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Megan Leavey

Every entertainment magazine I read sang the praises of Wonder Woman because it was a superhero movie starring a woman, directed by a woman. I don’t necessarily think that’s what you should praise a movie for, but I’ll certainly point out that this is another movie with a female protagonist, directed by a woman — Gabriela Cowperth, in her debut feature (she’s better known for her “fake” documentary Blackfish, which basically sank Sea World).

Some might call this another Lifetime movie, but I’m a dog lover, so it worked for me. My wife isn’t the biggest dog lover, but she enjoyed the movie, too. It certainly got the bad taste out of my mouth from A Dog’s Purpose.

This is based on a true story. Megan Leavey (Kate Mara) is in a depression after the death of her best friend. We’ll find out later she feels partly responsible. After getting fired from a job she cared little about, and with a broken family she doesn’t care much about — she joins the Marines. And after a boot camp and graduation scene reminiscent of An Officer and a Gentleman….she brings her partying ways into the Marine Corp. After some public drunkenness and punishment that includes cleaning up kennels and dog poo, she seems fascinated with the idea of training the bomb-sniffing dogs. Perhaps she’s yearning for the bonding she sees developing between human and canine.

There’s an aggressive German Shepherd named Rex that injured one trainer. The Gunnery Sergeant (played poorly by Common, who I wish was in less movies these days) assigns Rex to Megan and it’s a match made in heaven. Unfortunately, they’re quickly shipped to Hell — the front lines in Iraq.

It’s not just the dog she’s fallen for. There’s a flirtatious relationship she has with a Mets fan (she’s a diehard Yankees fan). He’s played by Ramon Rodriguez (Need for Speed), who reminds me of a young Esai Morales. They have nice chemistry, and I appreciated that the script didn’t get too cheesy or unrealistic in this affair. They felt like real Marines that ribbed each other and their friends, in a way you imagine soldiers to act.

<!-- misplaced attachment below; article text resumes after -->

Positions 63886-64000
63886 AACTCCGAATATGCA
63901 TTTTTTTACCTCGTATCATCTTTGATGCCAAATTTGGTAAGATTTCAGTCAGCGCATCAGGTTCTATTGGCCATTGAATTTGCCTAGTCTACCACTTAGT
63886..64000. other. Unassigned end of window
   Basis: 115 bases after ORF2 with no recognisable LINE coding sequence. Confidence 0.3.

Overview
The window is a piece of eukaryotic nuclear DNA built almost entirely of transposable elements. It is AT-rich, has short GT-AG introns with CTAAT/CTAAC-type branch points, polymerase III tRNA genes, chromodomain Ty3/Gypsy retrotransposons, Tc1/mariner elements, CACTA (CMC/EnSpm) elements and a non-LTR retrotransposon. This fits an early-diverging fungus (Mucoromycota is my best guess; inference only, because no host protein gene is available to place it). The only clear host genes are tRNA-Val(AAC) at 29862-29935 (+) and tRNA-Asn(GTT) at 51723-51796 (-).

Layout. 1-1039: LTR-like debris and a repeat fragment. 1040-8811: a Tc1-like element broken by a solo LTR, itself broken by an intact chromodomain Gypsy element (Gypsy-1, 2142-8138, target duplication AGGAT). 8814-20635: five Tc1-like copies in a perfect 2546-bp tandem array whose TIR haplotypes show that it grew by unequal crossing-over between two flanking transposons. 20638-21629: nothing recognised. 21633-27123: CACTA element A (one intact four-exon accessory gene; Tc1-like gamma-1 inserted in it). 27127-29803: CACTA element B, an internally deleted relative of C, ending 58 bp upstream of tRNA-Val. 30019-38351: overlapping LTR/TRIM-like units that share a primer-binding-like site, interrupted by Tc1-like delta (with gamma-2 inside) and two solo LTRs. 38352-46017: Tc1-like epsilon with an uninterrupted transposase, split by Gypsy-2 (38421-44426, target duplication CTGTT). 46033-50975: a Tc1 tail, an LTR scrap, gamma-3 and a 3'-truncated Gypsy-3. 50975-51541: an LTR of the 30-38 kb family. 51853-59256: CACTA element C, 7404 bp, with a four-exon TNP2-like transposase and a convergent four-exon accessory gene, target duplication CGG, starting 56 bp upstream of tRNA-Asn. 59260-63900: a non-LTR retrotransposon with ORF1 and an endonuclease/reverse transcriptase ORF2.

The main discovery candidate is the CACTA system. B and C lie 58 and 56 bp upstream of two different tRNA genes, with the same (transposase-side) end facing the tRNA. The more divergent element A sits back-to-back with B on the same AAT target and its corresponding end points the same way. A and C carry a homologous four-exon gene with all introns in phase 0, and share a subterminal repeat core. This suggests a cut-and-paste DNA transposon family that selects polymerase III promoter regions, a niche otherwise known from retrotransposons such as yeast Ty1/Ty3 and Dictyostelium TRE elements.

It was also nice that Cowperthwaite didn’t go over-the-top with the gory, violent war scenes. It makes this a movie you can bring the family to. It’s like a PG version of American Sniper meets Land of Mine, and for lovers of military stories — shouldn’t be missed.

There’s great supporting work from Edie Falco (The Sopranos) and Bradley Whitford (Get Out) as her divorced parents. Falco’s character isn’t fleshed out as much as she should be. We get the fact that she’s white trash and insensitive, but it’s not done as well as it should be.

I laughed at the flirtatious nature in which a loofah was talked about. I hadn’t heard anything like that since Bill O’Reilly’s phone call to an intern.

There were a couple of really powerful scenes. One of them is when Megan is being told why she can’t adopted the dog. It wasn’t overwritten, and you could see the points being made. That doesn’t mean things aren’t predictable, but it still works.

The pacing in the picture is a bit off, and the shaky-cam gets annoying when it’s overused. The movie could’ve used a better narrative, too. But it earned its tears, and it’s a must see for dog lovers.

This gets 3 stars out of 5.